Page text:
SOUTH AFRICA’S retail sales got a fillip just ahead of the national lockdown with a 2% increase in February compared to February last year, figures released by Statistics South Africa on Wednesday showed.
Figures for March and April will be blighted by the National State of Disaster declared in Mid-March and the National Lockdown that started at the end of that month and saw non-food and medical retailers closed for the entire month of April.
In February food, beverages and tobacco sales in specialised stores rose by 1%, after surging by 4,7% in January while pharmaceuticals and medical goods, cosmetics and toiletries fell by 2%.
These categories will likely have been boosted by the lockdown as they were declared essential and remained opened throughout.
Retailers of household furniture, appliances and equipment showed a 4,7% rise in sales while retailers in textiles, clothing, footwear and leather goods saw a 1,5% increase in sales. Hardware, paint and glass fell by 0,5% a reflection of the poor state of the construction industry even before the COVID-19 pandemic struck.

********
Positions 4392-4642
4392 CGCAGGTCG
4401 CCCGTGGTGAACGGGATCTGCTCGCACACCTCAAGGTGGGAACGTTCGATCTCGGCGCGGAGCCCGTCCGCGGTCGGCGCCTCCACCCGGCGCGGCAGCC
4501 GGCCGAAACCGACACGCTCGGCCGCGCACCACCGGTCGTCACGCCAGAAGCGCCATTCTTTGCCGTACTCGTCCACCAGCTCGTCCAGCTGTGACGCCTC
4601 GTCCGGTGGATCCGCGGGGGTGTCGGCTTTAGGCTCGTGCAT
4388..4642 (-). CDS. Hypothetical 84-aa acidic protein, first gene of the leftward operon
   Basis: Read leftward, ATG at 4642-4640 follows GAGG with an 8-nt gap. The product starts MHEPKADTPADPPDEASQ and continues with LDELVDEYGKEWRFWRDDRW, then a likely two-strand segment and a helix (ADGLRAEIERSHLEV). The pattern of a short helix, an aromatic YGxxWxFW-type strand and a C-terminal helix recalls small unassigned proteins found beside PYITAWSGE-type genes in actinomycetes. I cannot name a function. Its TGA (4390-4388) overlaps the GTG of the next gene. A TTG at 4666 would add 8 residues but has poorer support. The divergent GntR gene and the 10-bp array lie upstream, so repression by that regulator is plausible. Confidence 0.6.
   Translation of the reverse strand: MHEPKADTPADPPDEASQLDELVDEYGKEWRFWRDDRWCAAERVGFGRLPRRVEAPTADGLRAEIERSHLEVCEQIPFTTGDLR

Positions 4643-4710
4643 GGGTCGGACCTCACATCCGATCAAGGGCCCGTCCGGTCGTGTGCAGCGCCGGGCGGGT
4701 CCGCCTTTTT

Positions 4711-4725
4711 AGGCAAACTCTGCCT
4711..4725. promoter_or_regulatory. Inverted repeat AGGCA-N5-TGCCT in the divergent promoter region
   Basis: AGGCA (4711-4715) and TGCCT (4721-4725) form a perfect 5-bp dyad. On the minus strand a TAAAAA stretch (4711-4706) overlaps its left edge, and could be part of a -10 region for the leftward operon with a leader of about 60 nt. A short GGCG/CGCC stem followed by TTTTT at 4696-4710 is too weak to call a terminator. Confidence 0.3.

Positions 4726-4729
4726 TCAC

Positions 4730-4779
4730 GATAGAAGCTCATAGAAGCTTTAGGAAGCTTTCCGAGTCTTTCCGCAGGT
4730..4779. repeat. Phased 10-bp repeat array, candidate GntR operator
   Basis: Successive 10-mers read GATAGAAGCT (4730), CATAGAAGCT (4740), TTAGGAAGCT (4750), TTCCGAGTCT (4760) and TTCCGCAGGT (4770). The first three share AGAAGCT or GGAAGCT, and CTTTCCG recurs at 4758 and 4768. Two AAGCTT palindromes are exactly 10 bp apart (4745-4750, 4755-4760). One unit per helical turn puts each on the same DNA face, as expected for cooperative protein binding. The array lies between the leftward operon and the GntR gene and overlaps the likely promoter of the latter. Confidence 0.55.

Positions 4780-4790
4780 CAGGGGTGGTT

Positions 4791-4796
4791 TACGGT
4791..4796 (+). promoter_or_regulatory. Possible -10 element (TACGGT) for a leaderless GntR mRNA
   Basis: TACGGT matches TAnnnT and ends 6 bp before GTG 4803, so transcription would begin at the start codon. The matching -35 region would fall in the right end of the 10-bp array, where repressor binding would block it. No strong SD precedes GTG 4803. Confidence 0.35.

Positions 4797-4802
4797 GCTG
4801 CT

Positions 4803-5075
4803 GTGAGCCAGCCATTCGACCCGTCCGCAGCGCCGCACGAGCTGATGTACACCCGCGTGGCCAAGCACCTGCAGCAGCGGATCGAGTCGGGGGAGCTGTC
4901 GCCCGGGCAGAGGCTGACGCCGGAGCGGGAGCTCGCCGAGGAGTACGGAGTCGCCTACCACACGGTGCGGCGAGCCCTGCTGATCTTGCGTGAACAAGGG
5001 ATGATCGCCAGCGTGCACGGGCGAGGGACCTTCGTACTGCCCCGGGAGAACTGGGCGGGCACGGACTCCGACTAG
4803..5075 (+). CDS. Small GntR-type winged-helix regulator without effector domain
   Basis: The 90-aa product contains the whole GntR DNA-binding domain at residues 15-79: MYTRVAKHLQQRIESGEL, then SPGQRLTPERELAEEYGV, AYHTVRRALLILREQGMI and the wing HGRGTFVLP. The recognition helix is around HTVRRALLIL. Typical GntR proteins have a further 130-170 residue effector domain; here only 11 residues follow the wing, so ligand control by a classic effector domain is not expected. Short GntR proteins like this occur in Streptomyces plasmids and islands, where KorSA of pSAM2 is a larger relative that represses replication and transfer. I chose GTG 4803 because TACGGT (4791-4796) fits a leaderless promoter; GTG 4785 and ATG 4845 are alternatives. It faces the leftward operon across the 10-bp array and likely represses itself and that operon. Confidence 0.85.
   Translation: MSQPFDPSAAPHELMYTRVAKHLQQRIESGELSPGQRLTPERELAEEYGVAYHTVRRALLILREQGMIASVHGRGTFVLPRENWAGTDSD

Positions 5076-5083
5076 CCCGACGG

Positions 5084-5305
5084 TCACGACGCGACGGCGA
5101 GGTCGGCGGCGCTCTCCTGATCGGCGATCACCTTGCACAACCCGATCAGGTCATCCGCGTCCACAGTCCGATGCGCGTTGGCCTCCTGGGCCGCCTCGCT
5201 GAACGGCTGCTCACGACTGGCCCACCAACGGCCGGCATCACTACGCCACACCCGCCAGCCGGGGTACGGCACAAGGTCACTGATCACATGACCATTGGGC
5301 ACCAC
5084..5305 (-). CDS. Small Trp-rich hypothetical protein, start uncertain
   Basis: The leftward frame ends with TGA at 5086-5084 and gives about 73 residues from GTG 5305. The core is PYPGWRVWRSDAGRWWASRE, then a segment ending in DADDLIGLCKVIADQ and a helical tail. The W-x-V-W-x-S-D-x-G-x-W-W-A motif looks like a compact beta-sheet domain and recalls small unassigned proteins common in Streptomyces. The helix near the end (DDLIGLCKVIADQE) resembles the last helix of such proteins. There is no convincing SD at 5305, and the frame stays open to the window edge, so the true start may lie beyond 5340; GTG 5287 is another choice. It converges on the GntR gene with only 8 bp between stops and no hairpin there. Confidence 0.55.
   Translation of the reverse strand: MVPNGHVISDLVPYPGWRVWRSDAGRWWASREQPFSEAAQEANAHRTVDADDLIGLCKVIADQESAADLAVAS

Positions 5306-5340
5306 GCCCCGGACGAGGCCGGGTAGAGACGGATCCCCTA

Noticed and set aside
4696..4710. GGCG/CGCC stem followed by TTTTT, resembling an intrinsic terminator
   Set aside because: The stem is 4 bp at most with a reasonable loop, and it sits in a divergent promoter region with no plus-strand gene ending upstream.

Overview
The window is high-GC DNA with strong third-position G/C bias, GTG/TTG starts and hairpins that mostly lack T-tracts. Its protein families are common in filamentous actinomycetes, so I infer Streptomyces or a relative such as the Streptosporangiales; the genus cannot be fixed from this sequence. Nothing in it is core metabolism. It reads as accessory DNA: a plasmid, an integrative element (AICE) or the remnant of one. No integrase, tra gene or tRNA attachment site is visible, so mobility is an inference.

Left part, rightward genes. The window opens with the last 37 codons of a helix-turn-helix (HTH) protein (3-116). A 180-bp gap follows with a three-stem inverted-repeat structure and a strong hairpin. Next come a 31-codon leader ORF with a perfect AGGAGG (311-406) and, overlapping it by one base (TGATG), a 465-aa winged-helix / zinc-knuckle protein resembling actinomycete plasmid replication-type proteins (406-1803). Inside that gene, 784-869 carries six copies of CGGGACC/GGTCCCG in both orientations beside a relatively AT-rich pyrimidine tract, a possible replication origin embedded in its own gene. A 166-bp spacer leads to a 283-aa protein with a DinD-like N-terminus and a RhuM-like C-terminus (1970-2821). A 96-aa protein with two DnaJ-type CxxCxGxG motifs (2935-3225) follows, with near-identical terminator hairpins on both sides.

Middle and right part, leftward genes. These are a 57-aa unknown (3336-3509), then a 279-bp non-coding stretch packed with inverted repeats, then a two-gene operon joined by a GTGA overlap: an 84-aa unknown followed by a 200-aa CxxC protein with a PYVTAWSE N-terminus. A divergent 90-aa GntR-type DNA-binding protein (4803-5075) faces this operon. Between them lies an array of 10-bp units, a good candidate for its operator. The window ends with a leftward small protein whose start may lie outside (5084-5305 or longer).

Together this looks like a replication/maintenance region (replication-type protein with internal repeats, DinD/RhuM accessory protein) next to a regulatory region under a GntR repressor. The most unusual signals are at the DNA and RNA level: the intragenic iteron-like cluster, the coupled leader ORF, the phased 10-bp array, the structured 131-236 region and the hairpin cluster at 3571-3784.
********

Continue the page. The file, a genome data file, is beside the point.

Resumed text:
All other retailers had an 8,9% increase. All these will likely have been closed for parts of March and all of April.
In the three months to February this year, retail sales rose by 0,8% compared to the corresponding quarter a year ago. Last week, Stats SA reported that Real Wholesale trade, from wholesaler’s warehouses to retail shop floors, fell by 0.9% in February from a year earlier.
The COVID-19 pandemic will now shift focus to the role of online trade and focus on its impediments in South Africa, from high data prices lower penetration as well as restrictions placed on e commerce until recently by trade and industry minister Ebrahim Patel.
Two weeks ago, it was found that online activity is booming, yet South African online sales were restricted to essential goods such as sanitizers and food. “Since the start of the lockdown period, we’ve seen a 40% increase in page views per user and a 15% increase in basket sizes,” says Laurien Venter, director of online retailer OneDayOnly.
Venter added that many brick and mortar retailers have e-commerce sites that could enable their businesses to gain some traction during the lockdown. And those that do not can use platforms like OneDayOnly or Takealot to sell their products.
Patel lifted restrictions only last week following intense lobbying pressure.
(Compiled by Inside Politics staff)